The Giants last won the pennant in 2002, while the Rangers had never won one in the franchise's 50-year history, dating to their origins as the "second" Washington Senators. That total -- 56 pennant-free campaigns -- is the highest for the World Series teams since 2005, when the Chicago White Sox (45) and Houston Astros (44) combined for an all-time record of 89 Frustration Points. It's the third-highest of all time next to 2005 and the 1948 Series between the Cleveland Indians (27 empty years) and the Boston Braves (33). With the Rangers in the World Series, the only MLB franchises to have never reached the World Series are the Seattle Mariners (34 seasons) and the Washington Nationals (born Montreal Expos, 42 seasons).
Bengie Molina opened the season as the Giants' starting catcher, but the emergence of Buster Posey made him expendable by June. GM Brian Sabean sent Molina to Texas on July 1, and while his overall line was not impressive -- .240/.279/.320 and just one in four basestealers thrown out -- Molina did hit the three-run homer in ALCS Game 4 that swung the series to the Rangers. No matter what happens over the next two weeks, Molina, per MLB custom, will earn his second World Series ring. The last player to play for both pennant winners in the same season was reliever Jim Bruske, who had cameos totaling 16 innings for the Yankees and Padres in 1998 (and appeared on neither team's World Series roster).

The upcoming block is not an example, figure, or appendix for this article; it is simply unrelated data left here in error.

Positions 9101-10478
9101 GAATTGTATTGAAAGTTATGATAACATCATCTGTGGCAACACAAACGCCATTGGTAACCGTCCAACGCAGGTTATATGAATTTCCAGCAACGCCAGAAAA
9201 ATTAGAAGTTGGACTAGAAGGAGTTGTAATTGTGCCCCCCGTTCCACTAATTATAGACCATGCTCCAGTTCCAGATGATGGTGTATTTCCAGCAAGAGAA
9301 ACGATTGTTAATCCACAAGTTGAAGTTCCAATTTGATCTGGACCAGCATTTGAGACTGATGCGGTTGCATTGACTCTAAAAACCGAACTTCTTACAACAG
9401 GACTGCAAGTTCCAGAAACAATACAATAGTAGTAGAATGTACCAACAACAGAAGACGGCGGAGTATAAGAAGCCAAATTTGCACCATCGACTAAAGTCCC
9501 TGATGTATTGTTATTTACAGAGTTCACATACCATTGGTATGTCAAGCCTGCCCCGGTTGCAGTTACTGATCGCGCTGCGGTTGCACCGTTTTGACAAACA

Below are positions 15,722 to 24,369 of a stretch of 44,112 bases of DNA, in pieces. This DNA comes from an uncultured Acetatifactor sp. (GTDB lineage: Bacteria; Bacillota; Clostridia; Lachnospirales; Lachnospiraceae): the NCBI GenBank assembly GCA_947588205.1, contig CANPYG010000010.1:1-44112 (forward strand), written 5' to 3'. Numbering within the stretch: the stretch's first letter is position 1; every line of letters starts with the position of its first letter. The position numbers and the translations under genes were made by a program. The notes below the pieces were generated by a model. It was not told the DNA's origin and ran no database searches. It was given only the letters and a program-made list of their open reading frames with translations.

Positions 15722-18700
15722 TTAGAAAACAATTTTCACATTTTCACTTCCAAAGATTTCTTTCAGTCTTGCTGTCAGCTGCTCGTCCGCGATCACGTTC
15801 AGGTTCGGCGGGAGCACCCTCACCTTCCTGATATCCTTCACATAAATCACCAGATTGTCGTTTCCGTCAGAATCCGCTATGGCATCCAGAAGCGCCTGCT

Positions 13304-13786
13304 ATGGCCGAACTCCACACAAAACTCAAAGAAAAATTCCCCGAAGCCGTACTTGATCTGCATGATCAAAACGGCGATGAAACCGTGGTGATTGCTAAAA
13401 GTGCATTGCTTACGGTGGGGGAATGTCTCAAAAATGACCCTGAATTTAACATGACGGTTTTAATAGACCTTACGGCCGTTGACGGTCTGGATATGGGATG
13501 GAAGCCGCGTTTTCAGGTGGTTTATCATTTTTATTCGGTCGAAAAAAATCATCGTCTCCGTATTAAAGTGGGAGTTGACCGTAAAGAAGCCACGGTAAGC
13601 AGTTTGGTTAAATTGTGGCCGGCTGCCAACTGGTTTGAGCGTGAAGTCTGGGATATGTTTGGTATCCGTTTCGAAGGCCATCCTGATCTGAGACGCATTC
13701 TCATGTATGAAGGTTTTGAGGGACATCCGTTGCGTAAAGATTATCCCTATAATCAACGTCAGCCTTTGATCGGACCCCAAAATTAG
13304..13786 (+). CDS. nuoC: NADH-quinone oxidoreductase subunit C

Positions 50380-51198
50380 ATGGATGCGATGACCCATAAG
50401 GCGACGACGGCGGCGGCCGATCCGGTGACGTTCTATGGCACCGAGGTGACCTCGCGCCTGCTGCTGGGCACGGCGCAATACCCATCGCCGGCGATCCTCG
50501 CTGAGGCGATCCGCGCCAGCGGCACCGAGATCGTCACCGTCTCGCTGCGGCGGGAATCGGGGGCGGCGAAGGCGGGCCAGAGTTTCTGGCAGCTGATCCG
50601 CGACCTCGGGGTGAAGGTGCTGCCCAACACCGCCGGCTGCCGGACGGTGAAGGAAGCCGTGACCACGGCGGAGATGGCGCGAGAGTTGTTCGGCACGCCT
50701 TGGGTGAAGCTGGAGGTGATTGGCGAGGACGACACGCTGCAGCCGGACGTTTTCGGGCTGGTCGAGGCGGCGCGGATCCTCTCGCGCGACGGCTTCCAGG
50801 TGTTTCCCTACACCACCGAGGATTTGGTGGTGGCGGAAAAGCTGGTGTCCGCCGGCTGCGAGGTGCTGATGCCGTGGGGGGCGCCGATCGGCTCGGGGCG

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Russ Hodges' chill-inducing call from the Polo Grounds nearly 60 years ago fit just perfectly in Citizens Bank Park late Saturday night, as Brian Wilson's perfect slider along the bottom of the zone caught the Phillies' Ryan Howard looking and sent the Giants to just their fourth World Series since moving to San Francisco in 1958. The Giants have not won a World Series in San Francisco -- the franchise's last title came in 1954, when they were still playing games in Manhattan. They haven't been boring, though: their three trips to the Fall Classic representing the Bay Area have included two seven-game Series (1962 against the Yankees and 2002 against the Angels) and maybe the most famous sweep ever, the 1989 Bay Bridge Series versus the A's that was interrupted by the Loma Prieta earthquake.
The World Series No One Predicted has the potential to be a classic. The two teams have excellent rotations, deep bullpens and strong defenses -- each the best in its league based on how well the teams turn balls in play into outs. The Rangers have more speed, the Giants more power, though neither team is anything special offensively, and each is very reliant on the middle of its order. The two managers get significant credit as leaders, while showing tactical weakness that can drive hardcore fans crazy. See Ron Washington's strange use of closer Neftali Feliz in the ALCS, as well as Bruce Bochy's burial of third baseman Pablo Sandoval, for two notable examples. The Rangers' higher team OBP, their better defense and their possessing the best player in the series -- probable AL MVP Josh Hamilton -- all serve to make them the small favorite in a series that is certainly too close to call.